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    I was really excited when i stumbled on a Sievert at a great price -- but I have only fired it up once. She is the prettiest stove on the shelf with some other 123s and 123Rs, but she never gets asked out on a camping trip.
     
  15. OMC

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    Hello again Heir,
    Glad you're here.
    re your "...are all regular, non-R Svea stoves Sievert stoves"?
    NO.

    "... or are there just plain Svea 123 non-R stoves too?"
    and YES

    Under TMI (the category invites chat so here ya go): There is an abundance of your "plain Svea 123s" available used (far more than Sievert Svea 123s).
    re your "plain Svea 123"
    The Sievert Svea 123 was VERY successful, Optimus bought-out the rights to produce it and positioned themselves to CONTINUE-ON with the on-going success the Svea 123 had established.
    It is fair to say Optimus wanted their Svea 123 on store shelves to look EXACTLY like it's predecessor, the Sievert Svea 123. The Sievert was no longer available AND the "Sievert" name was "almost" completely gone/removed.

    It is interesting c1969/70 when Optimus 1st began selling what you call "just plain Svea 123s":
    > The stove was almost identical to it's predecessor, it had the same tank and tank was stamped w/the same "Svea 123", an Optimus stove that doesn't say Optimus on it, anywhere (odd aye?).
    > The boxes were the same as Sievert's boxes and still boldly said (as before) "Svea 123" but in small print they may (or may not) also add made by Optimus, so small it is easy to miss (odd aye?).
    > The tell-tale instructions.. the instructions for these "just plain Svea 123s", initially were Sievert instructions w/Sievert blacked-out but soon after (w/same boxes/stoves) the instructions reveal title "Optimus 123" with the [Optimus] "Svea 123" stove.
    thx omc
     
  16. Ed Winskill

    Ed Winskill United States Subscriber

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    I confess I am stunned to see the price thus far on that auction Doc linked....

    Was the lemon box a Sievert? I have one of those unfired, and then one in an older box unfired. Haven't looked at them for years; better go search.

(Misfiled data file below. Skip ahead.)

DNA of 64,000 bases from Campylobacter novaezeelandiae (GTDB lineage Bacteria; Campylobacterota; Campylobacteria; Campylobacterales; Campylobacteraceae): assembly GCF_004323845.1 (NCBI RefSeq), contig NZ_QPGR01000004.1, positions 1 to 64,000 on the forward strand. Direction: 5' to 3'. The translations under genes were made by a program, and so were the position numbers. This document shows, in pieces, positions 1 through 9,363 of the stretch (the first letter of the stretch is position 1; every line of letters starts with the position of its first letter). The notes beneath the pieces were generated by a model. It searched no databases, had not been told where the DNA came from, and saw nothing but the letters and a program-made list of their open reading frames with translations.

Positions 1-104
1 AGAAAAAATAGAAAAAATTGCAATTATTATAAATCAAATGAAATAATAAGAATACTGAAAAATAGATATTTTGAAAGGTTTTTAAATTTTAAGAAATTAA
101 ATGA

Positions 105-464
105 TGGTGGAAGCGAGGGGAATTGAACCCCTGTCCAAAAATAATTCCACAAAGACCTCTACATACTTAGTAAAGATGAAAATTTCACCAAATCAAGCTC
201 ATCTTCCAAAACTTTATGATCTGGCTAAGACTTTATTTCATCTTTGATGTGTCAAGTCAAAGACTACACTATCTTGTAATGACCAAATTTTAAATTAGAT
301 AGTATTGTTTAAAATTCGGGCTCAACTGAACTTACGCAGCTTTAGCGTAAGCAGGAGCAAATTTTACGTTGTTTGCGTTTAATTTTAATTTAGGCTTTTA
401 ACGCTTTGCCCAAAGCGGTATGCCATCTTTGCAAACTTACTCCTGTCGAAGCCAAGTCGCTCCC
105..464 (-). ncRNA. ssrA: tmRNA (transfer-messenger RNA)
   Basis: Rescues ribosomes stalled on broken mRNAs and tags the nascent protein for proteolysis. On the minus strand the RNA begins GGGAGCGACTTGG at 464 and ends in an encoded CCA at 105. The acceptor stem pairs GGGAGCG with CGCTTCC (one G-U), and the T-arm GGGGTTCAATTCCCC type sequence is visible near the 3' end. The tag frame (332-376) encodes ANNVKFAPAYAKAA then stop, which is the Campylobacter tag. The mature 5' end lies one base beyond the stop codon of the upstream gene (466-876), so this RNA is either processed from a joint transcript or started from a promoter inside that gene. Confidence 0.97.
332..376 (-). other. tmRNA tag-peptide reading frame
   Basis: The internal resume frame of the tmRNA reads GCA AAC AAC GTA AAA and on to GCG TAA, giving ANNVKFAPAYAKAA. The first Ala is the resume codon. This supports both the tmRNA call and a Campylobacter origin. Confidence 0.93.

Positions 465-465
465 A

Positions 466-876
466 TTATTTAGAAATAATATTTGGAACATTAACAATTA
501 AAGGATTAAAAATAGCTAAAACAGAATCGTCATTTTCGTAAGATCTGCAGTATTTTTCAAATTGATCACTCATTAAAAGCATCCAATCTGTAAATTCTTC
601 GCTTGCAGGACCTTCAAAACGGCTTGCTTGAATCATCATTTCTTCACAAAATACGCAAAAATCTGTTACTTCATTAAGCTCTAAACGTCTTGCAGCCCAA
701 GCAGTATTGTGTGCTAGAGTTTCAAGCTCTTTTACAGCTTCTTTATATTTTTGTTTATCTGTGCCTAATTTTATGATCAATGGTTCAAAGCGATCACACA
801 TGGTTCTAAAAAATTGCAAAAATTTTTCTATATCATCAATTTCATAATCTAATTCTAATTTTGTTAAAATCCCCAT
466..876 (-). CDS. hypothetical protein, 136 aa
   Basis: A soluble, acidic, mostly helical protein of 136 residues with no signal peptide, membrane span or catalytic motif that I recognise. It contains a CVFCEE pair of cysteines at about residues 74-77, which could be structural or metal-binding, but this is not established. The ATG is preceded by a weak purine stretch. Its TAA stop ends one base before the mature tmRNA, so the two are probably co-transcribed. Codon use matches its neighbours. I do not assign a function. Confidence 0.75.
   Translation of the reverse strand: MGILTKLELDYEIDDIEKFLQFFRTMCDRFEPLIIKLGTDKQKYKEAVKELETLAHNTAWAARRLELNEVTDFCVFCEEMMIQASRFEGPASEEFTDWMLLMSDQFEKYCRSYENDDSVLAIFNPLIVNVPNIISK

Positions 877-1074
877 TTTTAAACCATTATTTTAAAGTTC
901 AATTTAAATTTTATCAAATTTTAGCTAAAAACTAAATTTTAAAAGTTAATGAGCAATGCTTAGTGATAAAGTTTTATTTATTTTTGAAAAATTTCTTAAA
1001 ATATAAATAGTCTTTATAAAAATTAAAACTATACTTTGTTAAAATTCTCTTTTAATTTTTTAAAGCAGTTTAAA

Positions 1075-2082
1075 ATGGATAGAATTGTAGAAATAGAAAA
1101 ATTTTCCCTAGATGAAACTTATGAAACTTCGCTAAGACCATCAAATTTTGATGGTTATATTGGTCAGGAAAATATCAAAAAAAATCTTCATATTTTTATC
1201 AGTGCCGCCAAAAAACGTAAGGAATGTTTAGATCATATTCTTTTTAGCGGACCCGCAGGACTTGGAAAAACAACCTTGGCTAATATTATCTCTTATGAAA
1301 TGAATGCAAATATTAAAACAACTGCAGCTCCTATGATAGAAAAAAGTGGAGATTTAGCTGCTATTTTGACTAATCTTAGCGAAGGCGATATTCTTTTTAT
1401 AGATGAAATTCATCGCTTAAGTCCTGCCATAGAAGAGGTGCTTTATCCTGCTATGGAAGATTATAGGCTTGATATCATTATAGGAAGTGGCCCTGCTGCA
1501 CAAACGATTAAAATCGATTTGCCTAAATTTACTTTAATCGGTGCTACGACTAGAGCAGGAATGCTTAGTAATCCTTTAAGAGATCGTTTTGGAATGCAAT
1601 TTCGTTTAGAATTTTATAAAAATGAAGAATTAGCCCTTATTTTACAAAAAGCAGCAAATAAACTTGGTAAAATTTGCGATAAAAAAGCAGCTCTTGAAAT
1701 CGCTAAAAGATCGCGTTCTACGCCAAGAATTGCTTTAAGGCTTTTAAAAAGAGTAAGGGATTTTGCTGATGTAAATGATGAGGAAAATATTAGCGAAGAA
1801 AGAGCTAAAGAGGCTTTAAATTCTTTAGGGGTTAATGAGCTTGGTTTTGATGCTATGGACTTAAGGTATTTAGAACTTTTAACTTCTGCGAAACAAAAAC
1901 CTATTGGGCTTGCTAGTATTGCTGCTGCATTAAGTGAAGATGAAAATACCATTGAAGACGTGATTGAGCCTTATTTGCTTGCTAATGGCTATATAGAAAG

As to the one in my Sigg that I use all the time, I don't think I've ever looked, though it is a 123, not an R.
     
  17. Heirphoto

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    Thanks OMC for the clarification. Love my little stove to be sure whoever made it.
     
  18. OMC

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    Hi Ed,
    re "Was the lemon box a Sievert"
    Optimus used the heck out of the Lemon box. All the Svea 123s I've seen in the Lemon box, incl some of Optimus earliest examples, have all been Optimus (so far), BUT was it initially a Sievert box? Did Sievert ALSO use the Lemon box c1969 near the end of the Sievert 123?.... I would like to know that too for sure but I don't think so.
    It may have been Optimus to first use that box. Oh, btw I think Optimus used it from the start, so VERY early-on.
    The Lemon box seems like the most-used box imo. They continued using it up until and through the introduction of the SVEA 123Rs.
    Along the way in the meanwhile other boxes were also used imo (ie the red & white, and ones w/green front label). thx omc
     
    Last edited: Feb 13, 2016
  19. snwcmpr

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  20. OMC

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    Hello again Ed, I hope that was helpful. It would be good to hear eventually if your Svea 123 in Lemon box is an Optimus.

    Ken,
    I post, re your "I have several Sievert Flannel Shirt boxes. One dated xx-xx-71. So, the flannel shirt Sievert was 'Used the heck out of' after the purchase by Optimus."

    Your comment relates to my previous comment or just as likely you're mocking my comment? (if so, critical again).
    Would you like to correct something? I think i stand by it, I welcome any n all input to contribute to content and accuracy.

    As your comment reads...
    If you are saying because you have several *Red & White boxes that, that box was "Used the heck out of" if so
    you are welcome to your anecdotal method, to attempt to make YOUR point.
    BTW Optimus DID use the Red & white box but do you have any idea for how long? Are there any examples after 71?

    My comment was not anecdotal and not reflective of stoves that I have.

    *I recognize the reference to Flannel shirt box but for readers it is ALSO the Red & White box that I too refer to above (same box).
    thx omc
    PS An alert popped to refer me back to this post yet, here, I do not see that I'm tagged.